Monday nights around 5:00 you will find two Jessica's climbing our way up the south campus stairs to the JSB (Joseph Smith Building). When I was registering for classes this semester I found myself in need of 2.0 credits of religion. Last semester I took the first half of the New Testament from Sis. Gaye Strathern. It was my favorite class last semester and I did everything in my power to find another class taught by her. This semester I found it and fit it in my schedule. I am taking one of those once-a-week-but-twice-as-long evening classes. :)
*quick pause for explanation* For those who don't know or understand all this BYU lingo I shall explain. Each semester at BYU you are required to take at least one religion class and no more than two. You can choose from a variety of classes offered such as Book of Mormon, Old Testament, New Testament, and Doctrine and Covenants. All of these are split in half so one semester you take one and another semester you can take another. Logically it makes sense as it would be very difficult to read the whole book of works in one semester with 14 other credits. :) The New Testament is split up so that the first half consists of the 4 Gospels (Matthew, Mark, Luke, and John) studying the life and teachings of Christ in his earthly mission. The second half reads all the rest (Acts- Revelation) and studies the missions of Paul and the growth and decline of the early Christian Church. *now back to the story*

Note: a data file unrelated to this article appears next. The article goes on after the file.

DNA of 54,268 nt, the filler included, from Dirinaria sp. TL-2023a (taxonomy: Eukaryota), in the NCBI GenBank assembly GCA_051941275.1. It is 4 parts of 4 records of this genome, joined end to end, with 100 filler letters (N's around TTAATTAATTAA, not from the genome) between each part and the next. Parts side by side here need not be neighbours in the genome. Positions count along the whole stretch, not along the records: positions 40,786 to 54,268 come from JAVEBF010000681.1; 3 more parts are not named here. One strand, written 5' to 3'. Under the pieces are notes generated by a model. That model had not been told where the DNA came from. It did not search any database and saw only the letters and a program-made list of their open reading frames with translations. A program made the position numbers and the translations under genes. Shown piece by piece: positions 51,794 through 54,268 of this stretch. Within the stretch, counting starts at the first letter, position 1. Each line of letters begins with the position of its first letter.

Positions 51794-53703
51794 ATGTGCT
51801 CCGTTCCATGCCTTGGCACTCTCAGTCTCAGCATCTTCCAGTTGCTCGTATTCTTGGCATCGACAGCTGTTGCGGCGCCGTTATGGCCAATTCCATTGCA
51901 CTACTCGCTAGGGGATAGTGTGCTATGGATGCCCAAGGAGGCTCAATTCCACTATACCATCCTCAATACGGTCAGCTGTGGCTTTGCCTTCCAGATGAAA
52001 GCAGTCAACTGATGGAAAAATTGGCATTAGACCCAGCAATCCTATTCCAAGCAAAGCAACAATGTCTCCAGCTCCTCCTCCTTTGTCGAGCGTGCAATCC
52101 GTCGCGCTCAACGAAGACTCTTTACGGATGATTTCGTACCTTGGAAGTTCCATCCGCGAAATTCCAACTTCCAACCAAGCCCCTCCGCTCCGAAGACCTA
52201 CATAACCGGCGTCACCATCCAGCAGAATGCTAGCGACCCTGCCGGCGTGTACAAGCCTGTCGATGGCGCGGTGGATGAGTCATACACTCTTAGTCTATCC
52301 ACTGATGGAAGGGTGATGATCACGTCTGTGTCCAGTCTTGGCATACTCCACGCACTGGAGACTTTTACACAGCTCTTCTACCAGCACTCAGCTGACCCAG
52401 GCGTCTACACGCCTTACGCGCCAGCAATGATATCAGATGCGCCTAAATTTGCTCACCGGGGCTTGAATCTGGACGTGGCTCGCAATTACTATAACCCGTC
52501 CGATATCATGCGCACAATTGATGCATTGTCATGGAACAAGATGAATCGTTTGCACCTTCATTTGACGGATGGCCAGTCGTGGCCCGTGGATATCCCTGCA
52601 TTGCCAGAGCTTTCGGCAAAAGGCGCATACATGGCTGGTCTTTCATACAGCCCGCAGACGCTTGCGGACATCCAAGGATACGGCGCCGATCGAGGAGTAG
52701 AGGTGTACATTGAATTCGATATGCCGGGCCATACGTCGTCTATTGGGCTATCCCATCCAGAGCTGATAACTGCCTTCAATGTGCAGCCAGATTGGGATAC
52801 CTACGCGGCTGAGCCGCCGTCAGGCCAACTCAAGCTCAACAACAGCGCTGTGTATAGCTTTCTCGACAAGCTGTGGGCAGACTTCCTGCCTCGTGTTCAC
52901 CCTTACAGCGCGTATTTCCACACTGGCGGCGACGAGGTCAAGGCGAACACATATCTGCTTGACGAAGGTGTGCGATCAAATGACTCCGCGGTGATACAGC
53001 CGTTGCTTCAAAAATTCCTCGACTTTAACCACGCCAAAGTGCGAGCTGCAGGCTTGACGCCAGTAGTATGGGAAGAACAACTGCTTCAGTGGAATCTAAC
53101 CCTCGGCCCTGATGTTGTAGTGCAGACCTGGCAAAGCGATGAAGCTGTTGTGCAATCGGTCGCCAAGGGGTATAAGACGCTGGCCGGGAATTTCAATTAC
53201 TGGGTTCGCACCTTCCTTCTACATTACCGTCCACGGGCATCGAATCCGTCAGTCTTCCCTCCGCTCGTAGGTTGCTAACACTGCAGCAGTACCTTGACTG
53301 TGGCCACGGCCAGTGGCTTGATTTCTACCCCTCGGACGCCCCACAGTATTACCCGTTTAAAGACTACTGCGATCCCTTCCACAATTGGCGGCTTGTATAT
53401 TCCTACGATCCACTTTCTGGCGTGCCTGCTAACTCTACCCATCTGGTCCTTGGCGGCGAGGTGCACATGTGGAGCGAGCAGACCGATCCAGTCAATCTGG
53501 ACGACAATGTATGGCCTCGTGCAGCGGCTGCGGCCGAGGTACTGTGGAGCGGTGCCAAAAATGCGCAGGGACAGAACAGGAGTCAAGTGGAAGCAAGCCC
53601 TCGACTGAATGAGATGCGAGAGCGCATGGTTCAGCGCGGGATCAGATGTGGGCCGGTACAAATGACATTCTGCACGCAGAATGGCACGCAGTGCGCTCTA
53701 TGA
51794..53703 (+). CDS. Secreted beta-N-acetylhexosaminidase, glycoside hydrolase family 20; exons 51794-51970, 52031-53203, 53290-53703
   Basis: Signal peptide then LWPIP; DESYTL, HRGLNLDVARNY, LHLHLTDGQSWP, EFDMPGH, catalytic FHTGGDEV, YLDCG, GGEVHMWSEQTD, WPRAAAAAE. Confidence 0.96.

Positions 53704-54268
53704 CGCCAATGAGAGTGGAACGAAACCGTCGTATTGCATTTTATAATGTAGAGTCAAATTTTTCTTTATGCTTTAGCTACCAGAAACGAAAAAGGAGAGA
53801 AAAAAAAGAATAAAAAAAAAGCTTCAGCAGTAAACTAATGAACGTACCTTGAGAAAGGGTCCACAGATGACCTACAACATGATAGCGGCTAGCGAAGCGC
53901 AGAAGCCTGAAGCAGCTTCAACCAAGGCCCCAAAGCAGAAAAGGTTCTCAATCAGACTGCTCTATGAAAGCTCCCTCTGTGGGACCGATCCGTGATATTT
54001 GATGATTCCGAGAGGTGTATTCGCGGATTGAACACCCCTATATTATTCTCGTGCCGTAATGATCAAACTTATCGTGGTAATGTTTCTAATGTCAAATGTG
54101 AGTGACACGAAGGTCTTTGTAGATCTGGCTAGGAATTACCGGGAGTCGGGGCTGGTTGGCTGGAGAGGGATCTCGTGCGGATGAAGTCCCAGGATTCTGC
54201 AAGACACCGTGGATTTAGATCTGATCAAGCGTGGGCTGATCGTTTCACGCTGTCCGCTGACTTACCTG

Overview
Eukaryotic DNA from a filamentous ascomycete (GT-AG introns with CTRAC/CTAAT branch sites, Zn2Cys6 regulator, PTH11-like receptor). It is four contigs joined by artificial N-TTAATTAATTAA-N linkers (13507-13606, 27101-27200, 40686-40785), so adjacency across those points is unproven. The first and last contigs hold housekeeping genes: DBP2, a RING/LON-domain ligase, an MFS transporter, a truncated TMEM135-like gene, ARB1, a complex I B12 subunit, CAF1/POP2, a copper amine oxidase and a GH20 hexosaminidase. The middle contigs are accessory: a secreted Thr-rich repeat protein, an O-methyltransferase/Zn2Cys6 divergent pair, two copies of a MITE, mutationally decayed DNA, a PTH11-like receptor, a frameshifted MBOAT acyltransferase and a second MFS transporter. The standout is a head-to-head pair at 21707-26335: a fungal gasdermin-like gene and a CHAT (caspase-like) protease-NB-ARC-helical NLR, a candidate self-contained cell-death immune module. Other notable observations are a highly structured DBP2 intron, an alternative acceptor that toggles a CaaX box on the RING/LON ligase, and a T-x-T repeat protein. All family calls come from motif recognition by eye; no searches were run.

This class goes from 5:00-7:00 pm and is easily the best (and fastest) two hours of the week. Sis. Strathern teaches her classes to read intelligently and look for meaning and understanding as we read through the Bible. Her lectures are discussions and she makes us dig and search to find the answers to her questions. At the end of her class she hopes to instill in us the ability to discuss intelligently and actually understand the context and teachings found within the works. She is amazing. A student from Australia who got her masters in Physical Therapy and a PHD in Ancient Middle Eastern Studies (or something like that). She knows the original context of the bible and the history of what is happening to cause the principles taught. She will also give us the Greek translations of some of the words. These translations usually change the meaning of the scripture completely! It is amazing what a little "fancy King James" language can do to your doctrine...